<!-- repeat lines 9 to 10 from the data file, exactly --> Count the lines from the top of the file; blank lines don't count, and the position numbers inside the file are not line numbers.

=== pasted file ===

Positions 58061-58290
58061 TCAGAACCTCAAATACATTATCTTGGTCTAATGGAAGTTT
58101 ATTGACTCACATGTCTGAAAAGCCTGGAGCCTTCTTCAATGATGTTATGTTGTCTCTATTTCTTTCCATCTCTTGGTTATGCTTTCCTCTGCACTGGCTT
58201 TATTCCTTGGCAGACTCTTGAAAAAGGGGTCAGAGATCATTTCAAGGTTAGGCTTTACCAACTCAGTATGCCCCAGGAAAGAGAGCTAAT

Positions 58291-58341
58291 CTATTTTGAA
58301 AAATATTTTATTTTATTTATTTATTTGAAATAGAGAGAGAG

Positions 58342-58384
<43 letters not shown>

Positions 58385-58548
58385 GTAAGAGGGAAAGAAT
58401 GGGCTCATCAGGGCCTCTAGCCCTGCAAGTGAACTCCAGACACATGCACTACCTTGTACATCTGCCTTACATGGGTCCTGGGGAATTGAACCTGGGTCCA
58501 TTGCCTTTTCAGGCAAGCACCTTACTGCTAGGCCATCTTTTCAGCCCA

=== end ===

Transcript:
<43 letters not shown>

Positions 58385-58548